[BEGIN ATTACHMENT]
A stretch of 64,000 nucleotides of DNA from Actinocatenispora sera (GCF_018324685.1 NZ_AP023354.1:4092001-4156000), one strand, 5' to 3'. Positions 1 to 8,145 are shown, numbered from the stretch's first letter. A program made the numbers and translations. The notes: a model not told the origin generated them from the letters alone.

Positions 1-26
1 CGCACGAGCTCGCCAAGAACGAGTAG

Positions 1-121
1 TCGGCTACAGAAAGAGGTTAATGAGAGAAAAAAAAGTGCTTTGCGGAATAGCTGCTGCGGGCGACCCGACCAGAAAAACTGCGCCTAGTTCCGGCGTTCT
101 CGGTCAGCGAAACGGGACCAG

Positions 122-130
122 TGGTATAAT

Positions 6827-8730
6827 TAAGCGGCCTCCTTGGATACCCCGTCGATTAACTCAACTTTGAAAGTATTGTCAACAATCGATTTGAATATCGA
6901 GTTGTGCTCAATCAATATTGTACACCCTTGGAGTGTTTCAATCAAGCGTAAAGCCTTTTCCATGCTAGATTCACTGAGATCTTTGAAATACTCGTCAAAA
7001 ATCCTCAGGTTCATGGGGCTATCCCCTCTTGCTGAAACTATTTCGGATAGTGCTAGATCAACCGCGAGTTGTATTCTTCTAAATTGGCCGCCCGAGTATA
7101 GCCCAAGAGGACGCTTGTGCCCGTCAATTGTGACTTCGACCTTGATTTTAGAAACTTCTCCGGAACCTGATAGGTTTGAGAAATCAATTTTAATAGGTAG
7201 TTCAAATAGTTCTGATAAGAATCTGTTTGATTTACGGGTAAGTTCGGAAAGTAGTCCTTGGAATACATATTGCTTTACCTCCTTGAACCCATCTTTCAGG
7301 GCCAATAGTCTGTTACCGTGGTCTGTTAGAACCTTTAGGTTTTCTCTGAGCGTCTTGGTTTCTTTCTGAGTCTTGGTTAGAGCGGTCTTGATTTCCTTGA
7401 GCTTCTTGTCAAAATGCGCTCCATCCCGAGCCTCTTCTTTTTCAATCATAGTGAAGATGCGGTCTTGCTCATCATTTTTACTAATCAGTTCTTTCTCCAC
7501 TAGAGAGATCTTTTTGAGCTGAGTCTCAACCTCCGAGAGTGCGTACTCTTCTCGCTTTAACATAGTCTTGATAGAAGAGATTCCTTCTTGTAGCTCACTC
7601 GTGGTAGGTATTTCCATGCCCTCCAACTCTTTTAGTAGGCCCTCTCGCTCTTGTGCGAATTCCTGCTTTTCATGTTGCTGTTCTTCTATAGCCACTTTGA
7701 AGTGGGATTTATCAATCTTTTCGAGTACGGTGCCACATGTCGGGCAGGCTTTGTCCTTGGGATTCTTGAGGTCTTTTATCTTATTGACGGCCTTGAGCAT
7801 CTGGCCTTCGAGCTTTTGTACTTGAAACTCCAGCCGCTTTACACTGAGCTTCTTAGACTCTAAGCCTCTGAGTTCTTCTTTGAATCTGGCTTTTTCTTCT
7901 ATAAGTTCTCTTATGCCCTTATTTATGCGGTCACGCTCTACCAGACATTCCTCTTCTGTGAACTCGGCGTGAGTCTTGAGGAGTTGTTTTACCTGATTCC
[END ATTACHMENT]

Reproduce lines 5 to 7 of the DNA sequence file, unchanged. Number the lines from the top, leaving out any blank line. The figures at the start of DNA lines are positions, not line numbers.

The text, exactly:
1 TCGGCTACAGAAAGAGGTTAATGAGAGAAAAAAAAGTGCTTTGCGGAATAGCTGCTGCGGGCGACCCGACCAGAAAAACTGCGCCTAGTTCCGGCGTTCT
101 CGGTCAGCGAAACGGGACCAG

Positions 122-130